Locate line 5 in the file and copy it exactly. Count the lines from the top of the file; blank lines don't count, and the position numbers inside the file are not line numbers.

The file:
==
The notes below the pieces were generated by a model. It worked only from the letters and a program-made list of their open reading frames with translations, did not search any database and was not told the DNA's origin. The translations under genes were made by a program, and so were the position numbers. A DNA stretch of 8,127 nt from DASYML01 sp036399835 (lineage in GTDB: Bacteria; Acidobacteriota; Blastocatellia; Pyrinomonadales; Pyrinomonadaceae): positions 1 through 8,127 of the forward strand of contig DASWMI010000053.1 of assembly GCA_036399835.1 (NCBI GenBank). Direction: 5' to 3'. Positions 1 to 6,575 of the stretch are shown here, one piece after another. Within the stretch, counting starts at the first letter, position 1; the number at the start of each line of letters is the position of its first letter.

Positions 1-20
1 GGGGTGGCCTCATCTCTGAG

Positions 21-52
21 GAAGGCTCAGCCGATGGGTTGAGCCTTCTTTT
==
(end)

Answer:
21 GAAGGCTCAGCCGATGGGTTGAGCCTTCTTTT